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Mission Failure at LIDL

But Actually, What was the Mission?

 

Project Business Management

SERIES ARTICLE

By Oliver F. Lehmann

Munich, Germany

 



“Every mission has life-or-death moments.”
Alan Stern, Scientist at NASA


Summary

The international grocery chain Lidl wanted to replace a conglomerate of individual software solutions with a unified standard software supplied by SAP. The epic failure of the project named eLWIS is a prime example of the need to learn Situational Project Management (SitPM) and Project Business Management (PBM). Trial and error are too expensive as teachers for these disciplines.

A Mission Success First approach might have saved the project.

Project eLWIS: The Main Players

Lidl Stiftung & Co.KG is the world-largest discount supermarket chain based in Germany. Its standard retail program is basic grocery products but also special items including mobile licenses and temporary offerings of electronic items and other goods. Founded in its current form in 1973, the group has over 11,000 stores in 27 countries in Europe and the US[1]. Through the group’s focus on very cheap prices, which they achieve through a number of measures[2], it had a steady growth over the years and achieved a turnover of over € 70 billion (US$ 81.7 billion) in 2016[3].

Figure 1: A Lidl store in Munich, Germany

SAP is also a leader in its field – business software. Its turnover for the year 2018 is expected to be around € 25 billion (US$ 29 billion)[4]. With its offering of widely demanded state-of-the art solutions, such as high-performing databases and cloud services for their software, their outlook is very positive.

A third player was a Bavarian consulting company named KPS AG, a consulting company that presents a focus on Rapid Transformation®[5] of organizations, combined with software implementation. In July 2018, the company was selected for the Top 100 Innovation Award for small and medium enterprises.

Further players in the eLWIS project were Hewlett-Packard and Software AG[6]. For a project of this size, it is likely that there was a greater number of subcontractors working for the main players. These can be companies, but also freelancers, individuals, who work as self-employed contractors.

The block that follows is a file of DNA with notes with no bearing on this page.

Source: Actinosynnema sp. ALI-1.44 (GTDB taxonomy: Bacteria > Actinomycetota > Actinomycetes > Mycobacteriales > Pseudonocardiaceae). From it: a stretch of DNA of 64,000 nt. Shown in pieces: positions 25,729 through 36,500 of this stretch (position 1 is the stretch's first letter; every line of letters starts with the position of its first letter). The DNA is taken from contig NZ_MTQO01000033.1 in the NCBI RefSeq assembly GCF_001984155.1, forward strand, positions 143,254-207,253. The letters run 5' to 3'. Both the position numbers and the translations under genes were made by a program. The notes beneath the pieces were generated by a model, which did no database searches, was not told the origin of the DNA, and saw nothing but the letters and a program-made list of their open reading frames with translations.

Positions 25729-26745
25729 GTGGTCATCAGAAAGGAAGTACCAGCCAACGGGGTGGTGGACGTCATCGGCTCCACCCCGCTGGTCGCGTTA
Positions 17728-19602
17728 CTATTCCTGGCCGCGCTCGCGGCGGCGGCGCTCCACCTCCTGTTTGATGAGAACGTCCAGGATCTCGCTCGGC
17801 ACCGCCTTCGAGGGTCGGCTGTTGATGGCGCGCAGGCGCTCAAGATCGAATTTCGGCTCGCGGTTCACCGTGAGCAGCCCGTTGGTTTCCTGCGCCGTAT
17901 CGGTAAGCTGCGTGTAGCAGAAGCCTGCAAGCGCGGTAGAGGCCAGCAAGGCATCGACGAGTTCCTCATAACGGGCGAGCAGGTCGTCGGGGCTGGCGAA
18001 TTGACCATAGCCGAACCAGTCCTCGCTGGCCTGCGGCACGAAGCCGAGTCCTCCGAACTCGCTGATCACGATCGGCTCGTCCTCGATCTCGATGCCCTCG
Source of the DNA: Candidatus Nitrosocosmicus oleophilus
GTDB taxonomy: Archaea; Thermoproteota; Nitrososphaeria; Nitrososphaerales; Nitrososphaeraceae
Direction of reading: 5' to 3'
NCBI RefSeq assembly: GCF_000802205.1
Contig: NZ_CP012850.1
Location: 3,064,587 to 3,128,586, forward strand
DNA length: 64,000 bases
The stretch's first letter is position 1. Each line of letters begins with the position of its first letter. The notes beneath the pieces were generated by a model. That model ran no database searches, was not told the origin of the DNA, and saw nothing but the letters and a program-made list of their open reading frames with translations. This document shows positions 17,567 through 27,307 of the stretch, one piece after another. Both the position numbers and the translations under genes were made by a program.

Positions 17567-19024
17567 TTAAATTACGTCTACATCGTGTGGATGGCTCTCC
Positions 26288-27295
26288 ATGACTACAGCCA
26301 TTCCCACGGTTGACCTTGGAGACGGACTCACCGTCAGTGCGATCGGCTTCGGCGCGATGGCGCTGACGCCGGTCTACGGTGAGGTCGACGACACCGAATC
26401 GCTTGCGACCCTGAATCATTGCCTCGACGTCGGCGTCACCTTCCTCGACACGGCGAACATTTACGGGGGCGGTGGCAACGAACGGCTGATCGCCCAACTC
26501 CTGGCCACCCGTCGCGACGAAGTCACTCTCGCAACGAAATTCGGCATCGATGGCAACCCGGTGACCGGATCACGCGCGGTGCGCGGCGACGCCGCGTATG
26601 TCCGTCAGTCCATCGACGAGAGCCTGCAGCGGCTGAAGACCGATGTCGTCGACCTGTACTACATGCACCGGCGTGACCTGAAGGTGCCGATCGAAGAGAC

Replacing Old Software at Lidl

It is a common observation that providers of large and complex operations, distributed over a number of locations, have developed a farrago of software solutions throughout their history. Each individual software solution was developed and implemented against

  • specific requirements of a location,
  • by that time prioritized tasks,

which were often different to the requirements of other locations and to the task priorities of other places and moments .

More…

To read entire article, click here

 

Editor’s note: This series of articles is by Oliver Lehmann, author of the book “Situational Project Management: The Dynamics of Success and Failure” (ISBN 9781498722612), published by Auerbach / Taylor & Francis in 2016. See author profile below.

How to cite this article: Lehmann, O. (2018). Mission Failure at LIDL – But Actually, What was the Mission?, PM World Journal, Volume VII, Issue VIII – August.  Available online at https://pmworldjournal.net/wp-content/uploads/2018/08/pmwj73-Aug-2018-Lehmann-Mission-Success-series-article2.pdf

 



About the Author


Oliver F. Lehmann

Munich, Germany

 

 


Oliver F. Lehmann
, MSc., PMP, is a project management author, consultant, speaker and teacher. He studied Linguistics, Literature and History at the University of Stuttgart and Project Management at the University of Liverpool, UK, where he holds a Master of Science Degree. Oliver has trained thousands of project managers in Europe, USA and Asia in methodological project management with a focus on certification preparation. In addition, he is a visiting lecturer at the Technical University of Munich.

He has been a member and volunteer at PMI, the Project Management Institute, since 1998, and served five years as the President of the PMI Southern Germany Chapter until April 2018. Between 2004 and 2006, he contributed to PMI’s PM Network magazine, for which he provided a monthly editorial on page 1 called “Launch”, analyzing troubled projects around the world.

Oliver believes in three driving forces for personal improvement in project management: formal learning, experience and observations. He resides in Munich, Bavaria, Germany and can be contacted at [email protected].

Oliver Lehmann is the author of the book “Situational Project Management: The Dynamics of Success and Failure” (ISBN 9781498722612), published by Auerbach / Taylor & Francis in 2016.

To view other works by Oliver Lehmann, visit his author showcase in the PM World Library at https://pmworldlibrary.net/authors/oliver-f-lehmann/

 

[1] (Lidl, 2013)

[2] (Hanbury, 2017)

[3] (Handelsblatt, 2018)

[4] (Kerkmann, 2018)

[5] The expression “Rapid Transformation” is a trademark of KPS.

[6] (Lidl, 2018)